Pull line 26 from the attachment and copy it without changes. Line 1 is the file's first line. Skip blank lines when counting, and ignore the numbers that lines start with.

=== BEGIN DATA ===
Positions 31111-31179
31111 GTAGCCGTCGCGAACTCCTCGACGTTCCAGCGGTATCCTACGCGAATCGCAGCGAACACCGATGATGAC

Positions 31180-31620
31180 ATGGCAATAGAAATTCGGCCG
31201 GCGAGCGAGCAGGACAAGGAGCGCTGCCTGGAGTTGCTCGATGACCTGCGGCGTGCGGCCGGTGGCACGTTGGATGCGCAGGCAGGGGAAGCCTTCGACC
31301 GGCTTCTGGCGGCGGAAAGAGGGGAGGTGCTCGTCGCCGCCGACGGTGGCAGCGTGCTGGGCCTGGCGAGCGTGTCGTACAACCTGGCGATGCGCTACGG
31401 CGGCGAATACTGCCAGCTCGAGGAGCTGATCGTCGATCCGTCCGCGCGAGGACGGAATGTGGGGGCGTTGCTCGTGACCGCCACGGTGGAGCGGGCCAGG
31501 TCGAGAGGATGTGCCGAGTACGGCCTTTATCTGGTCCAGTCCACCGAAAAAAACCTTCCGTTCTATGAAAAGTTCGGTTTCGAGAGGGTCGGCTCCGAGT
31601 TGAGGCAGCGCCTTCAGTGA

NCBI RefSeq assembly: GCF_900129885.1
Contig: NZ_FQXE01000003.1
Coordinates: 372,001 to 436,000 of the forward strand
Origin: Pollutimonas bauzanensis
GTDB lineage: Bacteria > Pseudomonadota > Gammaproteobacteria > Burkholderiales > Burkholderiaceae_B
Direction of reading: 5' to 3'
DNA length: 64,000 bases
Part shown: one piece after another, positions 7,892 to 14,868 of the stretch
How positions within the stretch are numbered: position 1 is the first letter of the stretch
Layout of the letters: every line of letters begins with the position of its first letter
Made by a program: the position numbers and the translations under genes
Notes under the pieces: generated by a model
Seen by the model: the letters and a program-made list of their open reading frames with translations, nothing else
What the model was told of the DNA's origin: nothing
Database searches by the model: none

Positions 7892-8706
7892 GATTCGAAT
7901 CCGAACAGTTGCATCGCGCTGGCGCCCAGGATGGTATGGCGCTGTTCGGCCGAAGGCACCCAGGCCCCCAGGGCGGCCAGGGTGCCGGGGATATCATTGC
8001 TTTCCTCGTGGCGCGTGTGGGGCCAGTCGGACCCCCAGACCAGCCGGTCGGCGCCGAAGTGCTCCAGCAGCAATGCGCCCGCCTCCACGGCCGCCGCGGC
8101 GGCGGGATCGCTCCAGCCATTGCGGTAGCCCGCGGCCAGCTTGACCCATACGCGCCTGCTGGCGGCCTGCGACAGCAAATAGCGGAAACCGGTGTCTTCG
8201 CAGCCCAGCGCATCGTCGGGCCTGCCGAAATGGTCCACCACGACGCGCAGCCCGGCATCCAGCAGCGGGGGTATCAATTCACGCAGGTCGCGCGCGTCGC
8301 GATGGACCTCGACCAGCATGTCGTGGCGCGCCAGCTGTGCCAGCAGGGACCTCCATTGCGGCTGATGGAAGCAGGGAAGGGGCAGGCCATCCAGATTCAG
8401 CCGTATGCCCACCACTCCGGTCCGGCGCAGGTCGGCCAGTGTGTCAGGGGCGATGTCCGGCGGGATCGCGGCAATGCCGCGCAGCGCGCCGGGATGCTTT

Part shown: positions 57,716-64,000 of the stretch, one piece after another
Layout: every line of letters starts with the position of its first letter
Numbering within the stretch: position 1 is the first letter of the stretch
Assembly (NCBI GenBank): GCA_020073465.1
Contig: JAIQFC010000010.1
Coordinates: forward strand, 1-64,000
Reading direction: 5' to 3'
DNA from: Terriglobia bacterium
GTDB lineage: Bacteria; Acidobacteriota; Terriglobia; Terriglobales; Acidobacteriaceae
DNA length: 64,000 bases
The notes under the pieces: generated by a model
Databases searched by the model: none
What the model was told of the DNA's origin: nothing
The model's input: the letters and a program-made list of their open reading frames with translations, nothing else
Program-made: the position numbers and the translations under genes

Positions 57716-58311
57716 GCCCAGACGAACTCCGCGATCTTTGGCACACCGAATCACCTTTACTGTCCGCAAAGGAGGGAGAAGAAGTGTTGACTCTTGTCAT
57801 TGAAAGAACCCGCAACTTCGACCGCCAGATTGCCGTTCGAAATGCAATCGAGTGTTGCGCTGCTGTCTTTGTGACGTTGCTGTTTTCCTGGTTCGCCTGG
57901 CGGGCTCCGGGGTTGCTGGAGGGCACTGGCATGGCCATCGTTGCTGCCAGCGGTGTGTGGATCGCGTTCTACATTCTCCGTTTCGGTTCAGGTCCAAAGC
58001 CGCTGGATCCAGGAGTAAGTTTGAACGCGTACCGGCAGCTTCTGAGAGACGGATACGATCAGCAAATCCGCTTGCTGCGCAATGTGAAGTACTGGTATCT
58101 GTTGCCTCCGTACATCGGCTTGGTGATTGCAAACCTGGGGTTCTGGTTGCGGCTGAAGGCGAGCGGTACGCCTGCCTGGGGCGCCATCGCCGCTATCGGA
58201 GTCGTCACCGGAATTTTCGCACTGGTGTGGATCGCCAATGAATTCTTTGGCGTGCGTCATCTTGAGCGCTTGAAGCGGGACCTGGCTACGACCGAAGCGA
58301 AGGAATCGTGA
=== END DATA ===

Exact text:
7892 GATTCGAAT